Charles Burchfield's weather sequences at the Burchfield Penney Art Center
by Jack Foran
Talk About the Weather
A focal point of the current Charles Burchfield exhibit at the Burchfield Penney Art Center is a half dozen or so pencil studies that show a sequence of weather events over a given all-day or sometimes several-day period.
The exhibit is about Burchfield’s iconography—the signs and symbols and pictorial strategies he employed in his artworks—particularly with regard to meteorology. But it is about more than painterly depiction of weather. It is about painterly depiction of time.
The explicit sequence of events technique is not duplicated in the finished works, the watercolors. But the iconography is duplicated, and what Burchfield learned about painting weather by means of the sequential studies does appear in the finished works, which convey time, sequence of events, more efficiently and effectively even than the pencil studies.
This excellent exhibit was put together by Burchfield Penney curator Tullis Johnson and Professor Stephen Vermette of Buffalo State College’s Geography and Planning Department. Because Burchfield usually dated his studies and often his more finished works to the day, Professor Vermette and his student, Robert Moore, were able to develop simulated weather reports for indicated days based on National Weather Service maps and records. With a smart phone you can listen in to the simulated radio reports.
A typical sequential study is an all-day sketch of conditions on July 8, 1915. It begins with a driving rain—in a verbal note on the sketch, Burchfield mentions the “rhythm of rain,” introducing an aural dimension and further time consideration—that proceeding from right to left across the sketch gradually abates, whereupon the sun peeks out from behind the clouds, and the day progresses from overcast to partly sunny. In a further verbal note, the artist describes a stand of trees as “in alternate sunlight and shadow,” quietly reprising the rhythm idea, as a unifying element for the potential watercolor.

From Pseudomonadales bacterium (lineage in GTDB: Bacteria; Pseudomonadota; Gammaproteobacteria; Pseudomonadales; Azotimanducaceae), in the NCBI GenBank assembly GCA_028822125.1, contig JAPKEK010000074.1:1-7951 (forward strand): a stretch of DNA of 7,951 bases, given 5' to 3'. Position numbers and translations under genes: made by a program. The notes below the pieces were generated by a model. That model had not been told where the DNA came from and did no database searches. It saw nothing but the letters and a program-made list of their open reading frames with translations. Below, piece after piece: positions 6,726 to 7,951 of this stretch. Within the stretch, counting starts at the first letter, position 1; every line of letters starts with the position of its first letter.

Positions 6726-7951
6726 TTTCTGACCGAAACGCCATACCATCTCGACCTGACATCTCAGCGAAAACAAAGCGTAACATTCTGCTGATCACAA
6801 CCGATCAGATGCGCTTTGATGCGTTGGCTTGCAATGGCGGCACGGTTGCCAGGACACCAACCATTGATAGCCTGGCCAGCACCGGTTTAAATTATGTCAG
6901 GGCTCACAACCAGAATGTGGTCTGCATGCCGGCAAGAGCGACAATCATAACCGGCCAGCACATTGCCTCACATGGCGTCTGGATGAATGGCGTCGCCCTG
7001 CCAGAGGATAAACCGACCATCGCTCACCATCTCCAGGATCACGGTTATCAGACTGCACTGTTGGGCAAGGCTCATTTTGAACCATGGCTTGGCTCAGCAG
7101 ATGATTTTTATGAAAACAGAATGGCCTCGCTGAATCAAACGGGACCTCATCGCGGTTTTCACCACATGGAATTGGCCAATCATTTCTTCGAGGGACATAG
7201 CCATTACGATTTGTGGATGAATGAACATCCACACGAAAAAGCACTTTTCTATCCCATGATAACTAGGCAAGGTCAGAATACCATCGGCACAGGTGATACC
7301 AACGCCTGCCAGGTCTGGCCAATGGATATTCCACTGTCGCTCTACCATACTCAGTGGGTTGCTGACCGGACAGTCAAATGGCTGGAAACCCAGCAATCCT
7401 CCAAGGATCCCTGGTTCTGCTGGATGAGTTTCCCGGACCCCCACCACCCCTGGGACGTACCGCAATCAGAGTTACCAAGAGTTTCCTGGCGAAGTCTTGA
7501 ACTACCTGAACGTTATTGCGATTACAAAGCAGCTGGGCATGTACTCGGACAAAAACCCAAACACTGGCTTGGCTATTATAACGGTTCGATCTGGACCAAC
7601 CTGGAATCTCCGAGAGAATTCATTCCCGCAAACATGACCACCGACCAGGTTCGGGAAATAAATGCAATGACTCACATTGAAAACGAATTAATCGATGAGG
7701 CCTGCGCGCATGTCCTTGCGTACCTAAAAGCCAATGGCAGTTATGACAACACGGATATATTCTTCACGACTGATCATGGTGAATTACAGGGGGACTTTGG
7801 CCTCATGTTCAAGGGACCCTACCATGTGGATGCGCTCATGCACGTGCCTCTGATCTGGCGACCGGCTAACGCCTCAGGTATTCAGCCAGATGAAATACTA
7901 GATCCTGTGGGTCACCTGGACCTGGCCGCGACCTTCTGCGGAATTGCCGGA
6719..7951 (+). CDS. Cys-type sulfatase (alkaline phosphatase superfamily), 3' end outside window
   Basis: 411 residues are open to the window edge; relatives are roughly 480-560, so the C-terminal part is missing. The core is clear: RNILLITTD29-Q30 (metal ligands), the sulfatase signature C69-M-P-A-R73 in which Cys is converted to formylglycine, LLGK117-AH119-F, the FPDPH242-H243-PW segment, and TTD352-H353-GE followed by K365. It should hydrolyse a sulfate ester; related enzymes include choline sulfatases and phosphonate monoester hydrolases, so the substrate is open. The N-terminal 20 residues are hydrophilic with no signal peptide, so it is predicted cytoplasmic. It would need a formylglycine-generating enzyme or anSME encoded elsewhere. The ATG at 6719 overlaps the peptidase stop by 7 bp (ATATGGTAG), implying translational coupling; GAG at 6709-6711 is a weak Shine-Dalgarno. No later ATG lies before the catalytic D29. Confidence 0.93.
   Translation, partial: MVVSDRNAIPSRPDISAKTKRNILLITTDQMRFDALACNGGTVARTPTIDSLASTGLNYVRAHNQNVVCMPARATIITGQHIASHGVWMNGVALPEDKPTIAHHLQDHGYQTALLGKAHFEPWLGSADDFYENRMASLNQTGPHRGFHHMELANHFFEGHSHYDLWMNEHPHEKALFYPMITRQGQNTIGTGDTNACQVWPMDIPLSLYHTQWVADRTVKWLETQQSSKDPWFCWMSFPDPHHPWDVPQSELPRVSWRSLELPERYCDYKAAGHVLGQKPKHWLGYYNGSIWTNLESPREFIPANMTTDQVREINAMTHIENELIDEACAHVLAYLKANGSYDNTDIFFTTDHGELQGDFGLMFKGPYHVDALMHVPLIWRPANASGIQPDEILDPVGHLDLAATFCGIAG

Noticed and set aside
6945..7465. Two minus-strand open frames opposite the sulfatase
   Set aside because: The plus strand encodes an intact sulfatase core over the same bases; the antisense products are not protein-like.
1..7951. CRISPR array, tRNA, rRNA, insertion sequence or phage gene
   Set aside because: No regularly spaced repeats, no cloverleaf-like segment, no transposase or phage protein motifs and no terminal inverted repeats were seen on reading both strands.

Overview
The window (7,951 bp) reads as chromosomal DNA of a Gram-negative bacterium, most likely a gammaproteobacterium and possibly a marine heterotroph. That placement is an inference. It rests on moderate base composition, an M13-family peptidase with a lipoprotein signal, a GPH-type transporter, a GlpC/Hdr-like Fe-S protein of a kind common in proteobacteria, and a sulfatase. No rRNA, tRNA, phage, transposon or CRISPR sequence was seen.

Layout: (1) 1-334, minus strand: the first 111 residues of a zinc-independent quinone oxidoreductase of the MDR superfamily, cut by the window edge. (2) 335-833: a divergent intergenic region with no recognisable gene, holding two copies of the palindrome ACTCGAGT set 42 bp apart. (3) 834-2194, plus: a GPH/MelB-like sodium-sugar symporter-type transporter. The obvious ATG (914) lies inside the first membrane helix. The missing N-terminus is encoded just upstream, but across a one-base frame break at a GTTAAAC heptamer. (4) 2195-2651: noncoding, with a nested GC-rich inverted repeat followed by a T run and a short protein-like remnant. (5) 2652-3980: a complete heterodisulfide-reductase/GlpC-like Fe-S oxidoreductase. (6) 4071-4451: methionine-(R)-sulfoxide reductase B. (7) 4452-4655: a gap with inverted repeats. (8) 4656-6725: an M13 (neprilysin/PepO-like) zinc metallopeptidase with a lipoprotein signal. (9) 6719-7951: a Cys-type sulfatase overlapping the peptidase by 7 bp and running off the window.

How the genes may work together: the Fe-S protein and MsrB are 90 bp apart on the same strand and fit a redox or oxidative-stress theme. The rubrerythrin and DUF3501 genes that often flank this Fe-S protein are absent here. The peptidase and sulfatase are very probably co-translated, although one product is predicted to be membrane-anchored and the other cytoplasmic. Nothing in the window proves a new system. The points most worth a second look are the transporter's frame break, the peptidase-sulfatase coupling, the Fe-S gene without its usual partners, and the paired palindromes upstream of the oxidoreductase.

Another study, Autumn Splendor—Storm and Winter, starts left with a peaceful scene of cathedral-like trees in their autumn glory, then proceeding right, bent with the wind and rain driving at an oblique angle. Then the storm intensifies, the angle of the rain increasing toward the horizontal, the trees bending like reeds. Followed by a placid winter scene of trees and grounds blanketed with pristine snow.
But for the artist thinking sequence, even static depiction of a weather moment implies dynamism, implies time. As for example in the watercolor from June 8, 1916, called Before the Storm, a view over rooftops of white clouds to the left, purplish to black clouds approaching menacingly from the right, and some foreground trees leaning precariously left, indicating a gusty wind conveying the imminent tempest.
Often, Burchfield’s paintings depict a moment of change from one weather situation to another, implying past, present, and future. For example, Yellow Afterglow, in which, according to the exhibit’s descriptive note, “the twilight is a momentary pause, a fleeting moment, between the movements and colors of day and night.” Or November Storm, featuring a gnarled bare tree and desiccated stalks of brush vegetation bending before a harsh wind, said to depict “a time caught ‘in between’” fall and winter. Or Clearing Sky, of which it is written, “this painting can be interpreted broadly as a metaphor for a positive change.”
All in accord with Burchfield’s fundamental program and purpose to portray the invisible by visible signs. Such as sound by wave pulses, which are visible in visible media—such as the waves on water—but invisible (ordinarily) as sound waves in air. (Then by extension, vital forces as wave pulses very much like the sound pulses. Emanations from everything alive or that ever was alive. From trees and fence posts alike.) He loves waves. For example, heat waves, which are visible manifestations (when they are visible, as above a wheat field under a hot summer sun) of something essentially invisible.
A free, handy little guide/workbook with relevant information and exercises concerning Burchfield’s weather art and his art in general, geared to young and older visitors alike, has been produced in conjunction with the exhibit. Copies are available at the welcome desk.
The Burchfield exhibit, entitled Weather Event, continues through February 26.blog comments powered by Disqus
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